[Intel-gfx] [PATCH 1/4] drm/i915: Unify execlist and legacy request life-cycles

Daniel Vetter daniel at ffwll.ch
Fri Oct 9 02:15:08 PDT 2015

On Fri, Oct 09, 2015 at 09:36:58AM +0100, Chris Wilson wrote:
> On Fri, Oct 09, 2015 at 09:58:51AM +0200, Daniel Vetter wrote:
> > > > +static bool i915_gem_request_retireable(struct drm_i915_gem_request *req)
> > > > +{
> > > > +	return (i915_gem_request_completed(req, true) &&
> > > > +		(!req->elsp_submitted || req->ctx_complete));
> > > 
> > > I disagree with this completely. A request must only be considered complete
> > > when it's seqno is passed. The context should be tracking the request
> > > and not the other way around (like legacy does).
> > > 
> > > The approach is just wrong. The lifecycle of the request is not the
> > > bloat in execlists, and keeping an extra reference on the request struct
> > > itself them until execlists is able to reap them amoritizes the cost of
> > > the spinlock and atomic operations.
> > 
> > Hm, that's slightly different approach than what I suggested with just
> > creating special ctx-switch requests (since with the scheduler we'll
> > reorder so can't do the same trick as with legacy ctx switching any more).
> > This trick here otoh extends the lifetime of a request until it's kicked
> > out, so that the shrinker doesn't it the request object too early.
> Note what you are considering here is how to use requests to manage
> contexts. execlists is different enough from legacy in how contexts are
> only active for as long as the request is, that we don't need anything
> more than the current requests to manage their active cycles + lifetimes.
> > How does holding an additional ref on the request prevent this? I mean I
> > don't see how that would prevent special casing in the eviction code ...
> > Or is your plan to put the final waiting for the request the ctx to idle
> > into the ->vma_unbind hook? That seems again a bit a quirk ...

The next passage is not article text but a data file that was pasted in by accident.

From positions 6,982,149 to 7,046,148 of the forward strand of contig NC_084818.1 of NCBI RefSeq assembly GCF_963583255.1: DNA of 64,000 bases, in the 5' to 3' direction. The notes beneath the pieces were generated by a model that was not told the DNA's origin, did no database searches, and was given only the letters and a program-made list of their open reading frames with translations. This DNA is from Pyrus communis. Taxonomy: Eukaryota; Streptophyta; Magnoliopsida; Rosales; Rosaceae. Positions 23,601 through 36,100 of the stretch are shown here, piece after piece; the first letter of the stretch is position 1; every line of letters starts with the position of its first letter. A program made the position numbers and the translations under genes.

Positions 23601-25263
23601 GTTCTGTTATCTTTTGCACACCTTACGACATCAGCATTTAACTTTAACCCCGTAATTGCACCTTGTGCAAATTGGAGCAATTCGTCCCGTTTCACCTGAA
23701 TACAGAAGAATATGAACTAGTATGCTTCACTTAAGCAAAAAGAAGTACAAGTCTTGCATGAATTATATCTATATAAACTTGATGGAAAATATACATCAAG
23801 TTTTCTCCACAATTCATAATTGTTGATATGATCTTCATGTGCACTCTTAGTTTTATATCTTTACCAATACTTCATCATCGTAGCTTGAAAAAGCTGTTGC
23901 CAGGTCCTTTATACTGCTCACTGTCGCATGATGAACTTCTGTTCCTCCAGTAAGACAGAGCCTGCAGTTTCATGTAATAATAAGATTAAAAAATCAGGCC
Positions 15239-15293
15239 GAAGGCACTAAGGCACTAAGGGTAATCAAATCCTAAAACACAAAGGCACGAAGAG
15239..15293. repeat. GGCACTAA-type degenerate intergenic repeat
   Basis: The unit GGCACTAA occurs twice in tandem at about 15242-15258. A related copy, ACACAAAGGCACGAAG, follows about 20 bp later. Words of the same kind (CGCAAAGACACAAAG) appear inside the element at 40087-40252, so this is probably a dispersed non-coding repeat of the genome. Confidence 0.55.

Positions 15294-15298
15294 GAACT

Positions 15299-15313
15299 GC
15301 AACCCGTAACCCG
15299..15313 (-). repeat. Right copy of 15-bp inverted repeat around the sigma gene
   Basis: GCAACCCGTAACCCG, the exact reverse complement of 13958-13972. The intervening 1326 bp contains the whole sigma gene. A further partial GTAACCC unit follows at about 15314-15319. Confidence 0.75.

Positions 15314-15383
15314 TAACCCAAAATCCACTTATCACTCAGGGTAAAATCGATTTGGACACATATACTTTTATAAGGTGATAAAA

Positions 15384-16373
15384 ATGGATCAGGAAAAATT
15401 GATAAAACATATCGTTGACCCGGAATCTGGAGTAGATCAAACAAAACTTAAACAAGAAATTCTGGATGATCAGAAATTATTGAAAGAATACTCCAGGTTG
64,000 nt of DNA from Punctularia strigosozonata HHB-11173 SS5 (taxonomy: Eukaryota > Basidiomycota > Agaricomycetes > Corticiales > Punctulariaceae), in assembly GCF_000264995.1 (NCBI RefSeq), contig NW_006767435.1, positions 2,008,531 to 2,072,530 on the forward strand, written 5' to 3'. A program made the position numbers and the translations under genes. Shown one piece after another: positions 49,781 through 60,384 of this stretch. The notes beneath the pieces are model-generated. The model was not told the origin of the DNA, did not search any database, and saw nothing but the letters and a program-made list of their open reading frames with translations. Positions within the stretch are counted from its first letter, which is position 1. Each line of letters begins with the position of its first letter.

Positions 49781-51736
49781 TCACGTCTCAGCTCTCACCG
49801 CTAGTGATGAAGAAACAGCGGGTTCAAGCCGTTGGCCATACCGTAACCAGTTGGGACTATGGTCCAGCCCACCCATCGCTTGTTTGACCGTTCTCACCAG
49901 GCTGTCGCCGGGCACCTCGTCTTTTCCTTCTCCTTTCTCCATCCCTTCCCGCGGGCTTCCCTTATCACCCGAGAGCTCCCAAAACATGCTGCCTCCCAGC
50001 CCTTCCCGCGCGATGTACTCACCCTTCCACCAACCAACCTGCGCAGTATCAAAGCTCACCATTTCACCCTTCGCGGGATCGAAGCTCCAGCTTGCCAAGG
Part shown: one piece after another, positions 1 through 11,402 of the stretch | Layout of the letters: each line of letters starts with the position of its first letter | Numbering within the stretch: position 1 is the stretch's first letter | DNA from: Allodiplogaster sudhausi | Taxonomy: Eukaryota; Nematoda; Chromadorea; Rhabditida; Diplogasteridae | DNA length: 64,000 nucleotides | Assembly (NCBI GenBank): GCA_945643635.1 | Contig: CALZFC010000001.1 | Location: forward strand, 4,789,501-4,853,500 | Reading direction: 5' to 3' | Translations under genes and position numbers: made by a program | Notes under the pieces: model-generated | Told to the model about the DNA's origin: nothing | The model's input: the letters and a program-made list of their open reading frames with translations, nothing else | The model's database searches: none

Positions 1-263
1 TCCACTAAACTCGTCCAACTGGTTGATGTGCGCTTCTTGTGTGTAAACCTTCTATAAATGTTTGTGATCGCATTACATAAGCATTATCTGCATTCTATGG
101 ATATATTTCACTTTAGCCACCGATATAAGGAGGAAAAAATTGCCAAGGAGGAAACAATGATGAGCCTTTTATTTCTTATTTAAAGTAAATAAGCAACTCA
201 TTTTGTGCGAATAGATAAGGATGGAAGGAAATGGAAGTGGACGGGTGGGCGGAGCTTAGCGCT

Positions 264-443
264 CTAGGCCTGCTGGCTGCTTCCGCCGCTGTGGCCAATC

> The reference is simply that the submission is asynchronous and not
> under the purview of GEM, i.e. execlists has a list of requests with
> which to submit and so needs a reference - especially as the ordering
> between request completion and the interrupt is not guaranteed, and the
> requests can be completed asynchronously. The reference is not to
> prevent retiring, but simply to keep the request struct alive until
> removed from the execlists.  Similarly for anything more exotic than
> the FIFO scheduler.

Hm yeah I thought we've had that already ... at least there's an
i915_gem_request_unreference in intel_execlists_retire_requests, separate
from the core request retiring.

> The basic idea I have here is simply that requests are complete when the
> GPU finishes executing them, that is when we retire them from the GEM lists.
> I want to keep it that simple as then we can build upon requests for
> tracking GPU activity at an abstract GEM level. So context lifecycles
> depend on requests and not the other way around (which is how we do it
> for legacy, pin until switch (whilst the hw references the ctx) then active
> until the switch away is complete.)) I think underpining this is we do
> have to keep the idea of GPU activity (requests) and object life cycles
> as two seperate but interelated ideas/mechanisms.

Yup agreed on that concept. The difference is in how exactly we track when
the context is no longer in use by the hardware. With execlist we have

2. seqno write/irq, which completes the requests that we currently have.
3. hw/guc retires the hw context and signals that with another, dedicated

Nick's approach is to dealy the request completion with ctx_completed from
2 to 3, but open-coded in places (which breaks the shrinker).

You seem to suggest something similar, but I'm not entirely clear.

My idea was to create a new request for 3. which gets signalled by the
scheduler in intel_lrc_irq_handler. My idea was that we'd only create
these when a ctx switch might occur to avoid overhead, but I guess if we
just outright delay all requests a notch if need that might work too. But
I'm really not sure on the implications of that (i.e. does the hardware
really unlod the ctx if it's idle?), and whether that would fly still with
the scheduler.

But figuring this one out here seems to be the cornestone of this reorg.
Without it we can't just throw contexts onto the active list.
Daniel Vetter
Software Engineer, Intel Corporation

More information about the Intel-gfx mailing list